Omari Norman | 1 Mar 18:48 2014

Safe Haskell design question - package trust

Safe Haskell has three levels of safety:

Safe - pure functions won't launch missiles.  Well, sort of.  They
might launch missiles if they apply functions from other Trustworthy
modules that do launch missiles, though one can use -fpackage-trust to
mitigate this issue.

Unsafe - pure functions might launch missiles, watch out.

Trustworthy - module author raises her hand and says "My pure
functions won't launch missiles, I promise."

I can use the package trust feature to say "only trust a Trustworthy
package if I say so."

My issue is this: why is there no easy way to trust *any* package, not
just packages that are Trustworthy? I should be able to say "I trust
this package." It is immaterial whether the package author has raised
her hand and said "my pure functions don't launch missiles" when I can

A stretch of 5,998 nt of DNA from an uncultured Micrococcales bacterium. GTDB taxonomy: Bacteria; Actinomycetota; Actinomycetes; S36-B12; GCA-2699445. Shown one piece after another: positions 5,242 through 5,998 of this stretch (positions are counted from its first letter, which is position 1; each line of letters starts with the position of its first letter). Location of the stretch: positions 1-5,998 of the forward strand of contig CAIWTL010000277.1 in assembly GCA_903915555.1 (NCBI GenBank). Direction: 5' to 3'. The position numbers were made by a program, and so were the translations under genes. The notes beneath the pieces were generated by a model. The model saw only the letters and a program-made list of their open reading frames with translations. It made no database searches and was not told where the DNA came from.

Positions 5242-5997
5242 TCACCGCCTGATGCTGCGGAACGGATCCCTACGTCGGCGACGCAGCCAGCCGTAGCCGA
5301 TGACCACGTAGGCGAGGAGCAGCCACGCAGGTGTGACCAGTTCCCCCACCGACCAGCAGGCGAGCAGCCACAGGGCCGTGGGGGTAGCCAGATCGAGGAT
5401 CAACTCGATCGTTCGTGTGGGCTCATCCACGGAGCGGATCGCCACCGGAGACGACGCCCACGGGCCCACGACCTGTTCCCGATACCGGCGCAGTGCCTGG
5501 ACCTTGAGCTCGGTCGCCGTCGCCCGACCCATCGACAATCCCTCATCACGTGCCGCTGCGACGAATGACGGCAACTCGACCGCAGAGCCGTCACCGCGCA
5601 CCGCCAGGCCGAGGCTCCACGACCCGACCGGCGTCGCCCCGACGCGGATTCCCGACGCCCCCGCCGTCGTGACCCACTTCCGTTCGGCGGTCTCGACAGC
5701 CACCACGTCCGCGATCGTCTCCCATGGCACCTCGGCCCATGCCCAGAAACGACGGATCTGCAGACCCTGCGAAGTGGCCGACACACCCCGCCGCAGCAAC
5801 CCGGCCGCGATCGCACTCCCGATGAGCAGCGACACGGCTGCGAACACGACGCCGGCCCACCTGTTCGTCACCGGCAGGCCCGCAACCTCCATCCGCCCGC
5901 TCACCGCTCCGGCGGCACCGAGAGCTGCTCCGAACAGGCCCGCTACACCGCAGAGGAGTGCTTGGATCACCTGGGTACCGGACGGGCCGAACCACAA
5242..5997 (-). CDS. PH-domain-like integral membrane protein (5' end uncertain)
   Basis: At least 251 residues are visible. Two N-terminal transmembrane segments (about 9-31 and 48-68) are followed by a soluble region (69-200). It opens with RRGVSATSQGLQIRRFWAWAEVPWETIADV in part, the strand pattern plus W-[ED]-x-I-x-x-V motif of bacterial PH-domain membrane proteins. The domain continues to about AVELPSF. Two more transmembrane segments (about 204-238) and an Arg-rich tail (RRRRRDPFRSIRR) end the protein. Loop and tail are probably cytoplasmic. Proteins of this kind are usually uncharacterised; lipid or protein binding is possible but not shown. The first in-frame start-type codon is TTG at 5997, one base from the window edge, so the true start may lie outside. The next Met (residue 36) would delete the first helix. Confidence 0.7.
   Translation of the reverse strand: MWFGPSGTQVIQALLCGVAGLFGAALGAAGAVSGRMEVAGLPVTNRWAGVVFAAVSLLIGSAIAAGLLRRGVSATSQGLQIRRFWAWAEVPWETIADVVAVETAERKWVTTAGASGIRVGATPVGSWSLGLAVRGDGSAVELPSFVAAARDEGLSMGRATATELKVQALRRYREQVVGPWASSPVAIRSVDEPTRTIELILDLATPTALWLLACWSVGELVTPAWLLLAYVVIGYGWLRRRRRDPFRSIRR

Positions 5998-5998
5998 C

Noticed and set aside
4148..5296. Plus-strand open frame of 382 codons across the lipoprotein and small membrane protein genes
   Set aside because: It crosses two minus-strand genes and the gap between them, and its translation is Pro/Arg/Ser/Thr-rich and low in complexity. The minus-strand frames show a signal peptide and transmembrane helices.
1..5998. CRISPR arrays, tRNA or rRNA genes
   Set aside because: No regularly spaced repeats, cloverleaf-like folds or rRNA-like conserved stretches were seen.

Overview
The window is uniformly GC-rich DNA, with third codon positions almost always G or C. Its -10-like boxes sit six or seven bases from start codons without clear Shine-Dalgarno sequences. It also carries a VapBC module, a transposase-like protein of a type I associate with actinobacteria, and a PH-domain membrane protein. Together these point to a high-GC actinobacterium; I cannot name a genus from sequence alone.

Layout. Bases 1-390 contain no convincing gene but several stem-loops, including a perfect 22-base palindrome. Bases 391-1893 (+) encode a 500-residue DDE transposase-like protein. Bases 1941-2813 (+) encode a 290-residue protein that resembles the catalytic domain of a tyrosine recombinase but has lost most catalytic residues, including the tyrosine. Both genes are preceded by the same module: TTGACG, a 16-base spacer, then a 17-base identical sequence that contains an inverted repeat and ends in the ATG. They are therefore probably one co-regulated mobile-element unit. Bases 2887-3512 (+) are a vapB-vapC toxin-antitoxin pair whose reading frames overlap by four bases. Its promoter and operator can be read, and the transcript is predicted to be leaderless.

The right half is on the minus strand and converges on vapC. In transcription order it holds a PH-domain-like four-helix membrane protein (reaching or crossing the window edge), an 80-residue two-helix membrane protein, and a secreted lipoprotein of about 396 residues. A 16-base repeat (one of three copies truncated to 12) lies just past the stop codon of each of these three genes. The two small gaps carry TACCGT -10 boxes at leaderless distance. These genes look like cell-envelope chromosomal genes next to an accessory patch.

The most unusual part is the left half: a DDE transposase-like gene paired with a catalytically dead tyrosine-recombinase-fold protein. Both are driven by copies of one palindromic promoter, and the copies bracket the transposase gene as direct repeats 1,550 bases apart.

examine the code for myself and determine whether the code launches
missiles.  Indeed, if I use package trust, I need to either examine
the code or trust the author--the author's pledge isn't determinative.
 I see what "Trustworthy" adds when you're not using package trust,
but it's just an informational flag if you are using package trust.
Despite this Safe Haskell will not recognize the trustworthiness of
packages that I have deliberately marked as trusted--merely because
the author has not made a pledge.

I ask because Safe Haskell has been around for over two years now yet
the time package, which ships with GHC, has modules that are unsafe.
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